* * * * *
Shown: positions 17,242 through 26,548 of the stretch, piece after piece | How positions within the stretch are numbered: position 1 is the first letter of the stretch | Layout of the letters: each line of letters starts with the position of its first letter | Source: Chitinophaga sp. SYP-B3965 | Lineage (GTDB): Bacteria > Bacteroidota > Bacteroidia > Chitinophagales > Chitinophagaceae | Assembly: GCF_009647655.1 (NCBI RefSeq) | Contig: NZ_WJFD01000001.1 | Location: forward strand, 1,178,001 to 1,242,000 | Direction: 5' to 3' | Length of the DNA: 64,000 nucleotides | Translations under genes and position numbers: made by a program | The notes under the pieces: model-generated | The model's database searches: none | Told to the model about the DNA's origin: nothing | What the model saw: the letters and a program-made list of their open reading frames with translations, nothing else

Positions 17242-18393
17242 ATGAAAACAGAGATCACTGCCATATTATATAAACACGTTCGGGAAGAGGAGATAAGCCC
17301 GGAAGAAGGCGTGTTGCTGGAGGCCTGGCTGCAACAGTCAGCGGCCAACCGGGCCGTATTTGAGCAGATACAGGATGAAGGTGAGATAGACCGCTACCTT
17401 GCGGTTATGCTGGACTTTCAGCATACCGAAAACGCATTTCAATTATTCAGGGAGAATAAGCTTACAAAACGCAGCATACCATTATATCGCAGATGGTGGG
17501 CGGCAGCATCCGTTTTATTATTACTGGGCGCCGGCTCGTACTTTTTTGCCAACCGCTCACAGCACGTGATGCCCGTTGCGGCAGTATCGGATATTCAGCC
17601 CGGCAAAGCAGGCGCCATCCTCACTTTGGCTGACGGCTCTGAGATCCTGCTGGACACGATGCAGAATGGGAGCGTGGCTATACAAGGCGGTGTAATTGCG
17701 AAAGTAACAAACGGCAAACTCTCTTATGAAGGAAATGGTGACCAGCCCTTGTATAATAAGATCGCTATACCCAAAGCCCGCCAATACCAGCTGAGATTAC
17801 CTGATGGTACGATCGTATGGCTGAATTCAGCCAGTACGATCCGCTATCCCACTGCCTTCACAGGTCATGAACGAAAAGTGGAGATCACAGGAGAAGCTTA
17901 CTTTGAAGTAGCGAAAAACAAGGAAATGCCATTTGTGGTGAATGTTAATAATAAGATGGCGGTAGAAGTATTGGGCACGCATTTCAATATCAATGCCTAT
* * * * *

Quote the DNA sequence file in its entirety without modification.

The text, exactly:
Shown: positions 17,242 through 26,548 of the stretch, piece after piece | How positions within the stretch are numbered: position 1 is the first letter of the stretch | Layout of the letters: each line of letters starts with the position of its first letter | Source: Chitinophaga sp. SYP-B3965 | Lineage (GTDB): Bacteria > Bacteroidota > Bacteroidia > Chitinophagales > Chitinophagaceae | Assembly: GCF_009647655.1 (NCBI RefSeq) | Contig: NZ_WJFD01000001.1 | Location: forward strand, 1,178,001 to 1,242,000 | Direction: 5' to 3' | Length of the DNA: 64,000 nucleotides | Translations under genes and position numbers: made by a program | The notes under the pieces: model-generated | The model's database searches: none | Told to the model about the DNA's origin: nothing | What the model saw: the letters and a program-made list of their open reading frames with translations, nothing else

Positions 17242-18393
17242 ATGAAAACAGAGATCACTGCCATATTATATAAACACGTTCGGGAAGAGGAGATAAGCCC
17301 GGAAGAAGGCGTGTTGCTGGAGGCCTGGCTGCAACAGTCAGCGGCCAACCGGGCCGTATTTGAGCAGATACAGGATGAAGGTGAGATAGACCGCTACCTT
17401 GCGGTTATGCTGGACTTTCAGCATACCGAAAACGCATTTCAATTATTCAGGGAGAATAAGCTTACAAAACGCAGCATACCATTATATCGCAGATGGTGGG
17501 CGGCAGCATCCGTTTTATTATTACTGGGCGCCGGCTCGTACTTTTTTGCCAACCGCTCACAGCACGTGATGCCCGTTGCGGCAGTATCGGATATTCAGCC
17601 CGGCAAAGCAGGCGCCATCCTCACTTTGGCTGACGGCTCTGAGATCCTGCTGGACACGATGCAGAATGGGAGCGTGGCTATACAAGGCGGTGTAATTGCG
17701 AAAGTAACAAACGGCAAACTCTCTTATGAAGGAAATGGTGACCAGCCCTTGTATAATAAGATCGCTATACCCAAAGCCCGCCAATACCAGCTGAGATTAC
17801 CTGATGGTACGATCGTATGGCTGAATTCAGCCAGTACGATCCGCTATCCCACTGCCTTCACAGGTCATGAACGAAAAGTGGAGATCACAGGAGAAGCTTA
17901 CTTTGAAGTAGCGAAAAACAAGGAAATGCCATTTGTGGTGAATGTTAATAATAAGATGGCGGTAGAAGTATTGGGCACGCATTTCAATATCAATGCCTAT